X= 3 because PQ = ½ of BC
-When having only some measurements of the sides
and of some angles, in order for you to know all the
sides or angles in the triangle from the biggest to
smaller, you can use this.
- When having the angles and you want to see the
order of the sides for example, you would see the
opposite angle from each side and depending on the
measurement of the angles , you will see the
measurement of the sides. For example the bigger
angle on a triangle ,its opposite side will be the
bigger as well.
Example 1
e
30
What are the order of the angles from
the smallest to the biggest?
F, g, e
32
g
f
38
Example 2
R
78
M
What is the order of the sides from bigger to
smaller?
U, M , R
62
U
40
Example 3
Which angle is the
smalles? F
N
11.2
11
P
F
11.3
C
35
Example 1
Which is the longer side?
CF
F
61
54
W
Example 2:
Which is the shortest
side? FW
Example 3:
Order the sides from greatest
to shortest: CF , CW, FW
-Since we know from the exterior angle theorem that
the exterior angle is the sum of the 2 other interior
angles , we know then that the exterior angle must
be larger that either of the angles that need to be
added.
-An exterior angle of a triangle is greater than either
of the non-adjacent interior angles.
A
D
T
X
1. Which angle is greater <ADX or
< XDR? <ADX
2. Which angle is greater <DXR or
<TXD? < TXD
3. <QRD id greater that < DRX
R
Q
-The triangle inequality states that for any
triangle the sum of two of the lengths of any
two sides must be greater than the length of
the remaining side.
1. Can 2.23, 2.12 ,4 make a triangle?
YES, because the sum of 2.23 and 2.12 is greater than
4.
2. Can 3.5, 4.8, 8 make a triangle?
NO, because they do not add up to more than 8
3. What type of triangle do 9,14,17 create? They create
an obtuse triangle
-Indirect proofs are used when it is not possible to
prove something directly.
-Steps to write an indirect proof:
1st: State all possibilities
2nd:Assume that what you are proving is FALSE.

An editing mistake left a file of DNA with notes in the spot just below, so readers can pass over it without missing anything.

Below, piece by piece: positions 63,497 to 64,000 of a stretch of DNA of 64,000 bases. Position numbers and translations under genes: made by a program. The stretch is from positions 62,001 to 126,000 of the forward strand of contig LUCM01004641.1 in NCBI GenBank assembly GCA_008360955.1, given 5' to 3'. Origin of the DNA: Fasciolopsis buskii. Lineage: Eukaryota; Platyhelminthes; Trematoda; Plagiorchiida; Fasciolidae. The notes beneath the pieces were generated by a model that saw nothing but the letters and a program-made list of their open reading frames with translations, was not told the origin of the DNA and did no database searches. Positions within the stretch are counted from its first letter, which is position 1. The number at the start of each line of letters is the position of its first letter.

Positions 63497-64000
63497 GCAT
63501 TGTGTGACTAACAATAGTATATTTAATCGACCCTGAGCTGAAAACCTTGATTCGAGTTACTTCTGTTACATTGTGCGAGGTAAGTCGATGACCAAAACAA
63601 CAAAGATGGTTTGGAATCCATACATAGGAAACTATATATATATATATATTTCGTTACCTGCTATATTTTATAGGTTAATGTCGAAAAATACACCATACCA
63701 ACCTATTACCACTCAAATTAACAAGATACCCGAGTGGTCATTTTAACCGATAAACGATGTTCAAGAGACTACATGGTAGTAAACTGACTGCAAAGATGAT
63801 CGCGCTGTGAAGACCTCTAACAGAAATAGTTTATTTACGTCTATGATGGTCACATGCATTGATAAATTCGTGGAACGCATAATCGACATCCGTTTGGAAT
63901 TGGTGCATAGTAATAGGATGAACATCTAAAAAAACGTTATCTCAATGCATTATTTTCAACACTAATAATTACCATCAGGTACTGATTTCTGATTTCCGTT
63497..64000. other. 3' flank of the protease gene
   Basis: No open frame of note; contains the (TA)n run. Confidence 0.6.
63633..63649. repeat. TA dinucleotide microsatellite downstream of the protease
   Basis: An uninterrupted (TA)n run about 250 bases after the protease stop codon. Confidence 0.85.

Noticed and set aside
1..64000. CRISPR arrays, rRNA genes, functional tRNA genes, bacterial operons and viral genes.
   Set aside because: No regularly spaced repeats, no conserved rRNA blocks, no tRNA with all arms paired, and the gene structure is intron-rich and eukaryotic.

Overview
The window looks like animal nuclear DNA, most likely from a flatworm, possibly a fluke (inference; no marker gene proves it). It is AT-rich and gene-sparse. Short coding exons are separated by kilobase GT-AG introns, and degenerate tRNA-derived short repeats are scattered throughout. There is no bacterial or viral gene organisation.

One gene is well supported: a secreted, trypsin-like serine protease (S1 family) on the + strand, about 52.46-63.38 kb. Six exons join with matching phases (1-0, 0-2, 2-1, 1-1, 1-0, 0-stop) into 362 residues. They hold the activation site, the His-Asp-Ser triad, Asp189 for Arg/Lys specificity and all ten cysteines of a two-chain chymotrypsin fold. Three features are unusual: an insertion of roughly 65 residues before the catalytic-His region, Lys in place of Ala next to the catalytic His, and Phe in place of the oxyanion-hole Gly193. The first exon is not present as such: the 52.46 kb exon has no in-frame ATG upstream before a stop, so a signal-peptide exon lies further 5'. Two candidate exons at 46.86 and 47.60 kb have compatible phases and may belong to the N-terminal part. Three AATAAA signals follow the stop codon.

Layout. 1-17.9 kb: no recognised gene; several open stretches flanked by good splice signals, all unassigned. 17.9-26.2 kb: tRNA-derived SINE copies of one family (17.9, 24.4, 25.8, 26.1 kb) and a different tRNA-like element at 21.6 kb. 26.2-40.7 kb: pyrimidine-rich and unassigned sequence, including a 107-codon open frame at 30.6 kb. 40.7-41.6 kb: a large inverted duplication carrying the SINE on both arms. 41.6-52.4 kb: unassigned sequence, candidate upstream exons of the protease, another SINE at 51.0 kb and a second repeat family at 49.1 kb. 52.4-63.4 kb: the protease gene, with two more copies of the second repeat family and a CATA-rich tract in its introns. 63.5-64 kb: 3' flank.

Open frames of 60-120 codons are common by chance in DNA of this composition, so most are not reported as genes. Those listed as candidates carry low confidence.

3rd: Use that as your given, and start proving
4th: When you come to a contradiction you have
proved that is true.
Example 2: Prove that If a > 0
then 1/a > 0
Statement
Example 1: Prove that a triangle
cannot have 2 right <‘s
Statement
1. Assume a
triangle has 2
right <‘s
2.m<1= m<2=90
3.m<1+m<2=180
4.m<1+m<2+m<
3 = 180
5. m<3= 0
6.----------------
Reason
1. Given
2. Definition right <
3. Substitution
4. Triangle sum
theorem
5. Contradiction
6. So a triangle
cannot have 2
right angles.
1. Assume a>0
so 1/a>0
2. 1/a > 0
∙a ∙a
3. 1<0
Reason
1. Given
2. Multiplicative
prop.
3. Contradiction,
so a>0 then
1/a>0 is false.
Example 3
Prove that
BDA
is not a straight angle
Statement
1.< BDA is a
straight angle
2.m<BDA=180
3. AD is
perpendicular
to BC
4. <BDA is a
right angle
5. m<BDA= 90
6. m<BDA is not
a straight angle
7. BDA is not a
straight angle
Reason
1. Assume opposite
2. Definition of a
straight angle
3. Given
4. Def. of
perpendicular lines
5. Def. of a right <
6. Contradiction
7. We know by the
contradiction that
its not a straight
angle
-The
hinge theorem states that If two triangles have
two sides that are congruent, but the third side is
not congruent, then the triangle with the larger
included angle has the longer third side.
-Converse: If the triangle with larger included angle
has the longer third side, then the two triangles
have two sides that are congruent but the third side
is not congruent.
What can you prove by the hinge theorem?
Example 1
A
B
X
C Y
-You can prove that these triangles are the
same because the angles are equal/
B
Example 2
37°
A
Z
42°
Z
Example 3
J
G
50° 62°
H
Complete using <, > or =
JG < Ji
K
I
L
W
Which side has a greater measurement?
Line KW is longer because the angle is
bigger.
In 30-60-90 triangles the hypotenous
is 2 times of the shorter led, and the
length of the longer leg is the length
of the shorter leg times √3
-In 45-45-90 triangles both legs are
congruent , 3 the length of the
hypotenoues is the lengt of a leg
times √2.
-
Example 1
16
√2
16√2
2
=8√2
16
X
Example 3
X= 9√2
2
X
9
Example 2
X
X
3
3
3² + 3²=x²
9 + 9 =x²
√18 = √x²
x= 3 √2
Example 1
60°
22
x
Example 2
X= 11
Y= 11√3
X
18√3
30°
y
Y
Example 3
10√3
X= 10
Y= 20
X
Y
X=9√3
Y= 27